These are a sample of sketches in sequence of my day of travel.

I brought a new Moleskine with me on my trip but only managed to capture airport scenes. In meetings and restaurants there wasn't an opportunity to draw without causing undue attention - or getting fired.

There were elements of places and people that I would have liked to capture. Little booths in pubs, panoramic penthouse views of Montreal, expressive faces and actions. I'll have to translate them from my mind to paper and hope memory doesn't differ too much from reality.

Wednesday, November 22, 2006

Traveller's tales

I spent yesterday travelling. In reality a fairly short journey by plane (about 2.5 hours) turned into a 7 hour marathon due to flight changes and long waits in airports. But there are always advantages to delays too as I had time to read and draw and people watch.

Airports are wonderful places to people watch and sketch and yesterday I saw all sorts from trendy young men toting designer store bags and wearing clothes that were out of this world, to orthodox Jewish men poring over somewhat 'interesting' sites on one of their laptops from what I saw as I passed by. Then there are the harried parents dragging or being dragged by children shouting their demands, their faces showing resignation and irritation mixed with fatigue.

The clotheshorses came next. Those women whose presence hits you on a wave of expensive perfume long before the sight of them does. I watched one woman teeter on impossibly high stilletto heels and almost felt her pain of walking. At my tender age, I find it amusing how some women are slaves to fashion and designers still. Sure I like to look good, but not to the extreme of causing pain to myself.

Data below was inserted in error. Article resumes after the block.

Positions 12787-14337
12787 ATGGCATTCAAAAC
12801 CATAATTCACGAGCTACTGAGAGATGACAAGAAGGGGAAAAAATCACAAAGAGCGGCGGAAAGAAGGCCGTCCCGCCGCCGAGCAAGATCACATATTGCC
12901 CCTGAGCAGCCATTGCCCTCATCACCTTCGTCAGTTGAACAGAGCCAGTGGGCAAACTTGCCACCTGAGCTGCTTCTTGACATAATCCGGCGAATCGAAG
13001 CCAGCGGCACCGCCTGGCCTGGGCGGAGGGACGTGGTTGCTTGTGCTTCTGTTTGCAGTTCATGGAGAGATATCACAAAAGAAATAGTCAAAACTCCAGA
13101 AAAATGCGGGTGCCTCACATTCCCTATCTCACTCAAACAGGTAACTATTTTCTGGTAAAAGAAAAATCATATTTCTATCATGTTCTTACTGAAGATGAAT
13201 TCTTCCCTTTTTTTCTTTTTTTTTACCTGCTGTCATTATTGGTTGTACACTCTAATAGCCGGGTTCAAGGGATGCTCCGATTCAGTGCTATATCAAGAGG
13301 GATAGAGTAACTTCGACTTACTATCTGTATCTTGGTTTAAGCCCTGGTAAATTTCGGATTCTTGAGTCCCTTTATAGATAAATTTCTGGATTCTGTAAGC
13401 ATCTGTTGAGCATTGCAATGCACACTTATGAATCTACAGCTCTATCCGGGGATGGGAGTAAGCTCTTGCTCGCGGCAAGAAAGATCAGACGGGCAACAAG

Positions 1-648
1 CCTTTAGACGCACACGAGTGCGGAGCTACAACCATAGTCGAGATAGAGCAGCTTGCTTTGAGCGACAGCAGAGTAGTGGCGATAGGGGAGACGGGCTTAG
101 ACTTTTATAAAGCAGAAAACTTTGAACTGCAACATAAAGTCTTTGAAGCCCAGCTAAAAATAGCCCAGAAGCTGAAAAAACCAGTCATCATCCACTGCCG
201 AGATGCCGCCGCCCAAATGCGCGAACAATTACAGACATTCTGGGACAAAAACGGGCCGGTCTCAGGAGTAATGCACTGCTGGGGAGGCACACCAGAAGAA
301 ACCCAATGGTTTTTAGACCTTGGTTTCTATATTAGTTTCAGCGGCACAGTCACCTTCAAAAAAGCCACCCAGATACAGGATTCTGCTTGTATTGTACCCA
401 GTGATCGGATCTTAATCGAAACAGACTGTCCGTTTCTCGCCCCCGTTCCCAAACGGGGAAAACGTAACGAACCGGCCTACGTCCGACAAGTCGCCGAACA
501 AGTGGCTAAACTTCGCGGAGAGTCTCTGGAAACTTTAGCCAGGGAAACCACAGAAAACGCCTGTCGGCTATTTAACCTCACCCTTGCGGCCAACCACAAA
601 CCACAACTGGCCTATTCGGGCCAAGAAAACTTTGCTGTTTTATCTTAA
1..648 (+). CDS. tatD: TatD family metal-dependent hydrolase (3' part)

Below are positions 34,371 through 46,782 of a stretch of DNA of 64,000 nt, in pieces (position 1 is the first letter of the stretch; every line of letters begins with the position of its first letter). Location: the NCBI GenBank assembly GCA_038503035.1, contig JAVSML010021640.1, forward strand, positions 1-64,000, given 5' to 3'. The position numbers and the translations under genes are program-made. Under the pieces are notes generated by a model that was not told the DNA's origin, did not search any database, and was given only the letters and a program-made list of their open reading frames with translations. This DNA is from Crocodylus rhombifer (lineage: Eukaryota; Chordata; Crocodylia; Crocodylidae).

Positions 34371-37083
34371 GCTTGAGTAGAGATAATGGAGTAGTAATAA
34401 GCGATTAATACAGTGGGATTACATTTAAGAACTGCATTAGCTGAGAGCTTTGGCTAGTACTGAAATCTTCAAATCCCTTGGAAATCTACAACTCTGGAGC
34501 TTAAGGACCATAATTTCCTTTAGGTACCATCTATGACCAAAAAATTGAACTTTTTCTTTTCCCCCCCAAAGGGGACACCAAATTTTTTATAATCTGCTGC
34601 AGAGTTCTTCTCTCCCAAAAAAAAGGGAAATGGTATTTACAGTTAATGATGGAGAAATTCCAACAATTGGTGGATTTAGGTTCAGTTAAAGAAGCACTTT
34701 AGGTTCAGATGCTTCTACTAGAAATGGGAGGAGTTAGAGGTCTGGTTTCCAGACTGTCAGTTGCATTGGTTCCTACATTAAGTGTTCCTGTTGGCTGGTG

So now I'm ensconced in my hotel in Montreal, ready for a set of meetings and all the activity that goes with the process. Wish me luck!

I will post sketches at the weekend when I return home.

Monday, November 20, 2006

Green eggs, no ham

There aren't a lot of chickens left in the barn anymore. There are about 20 plus a rooster and their egg laying capacity has reduced as they go into moult. We will let them do so naturally and leave them til the spring instead of using artificial light to induce them to lay. They are a mix of hens one and two years old which means, especially with the older birds, the quality of eggs deteriorates and they don't lay as frequently.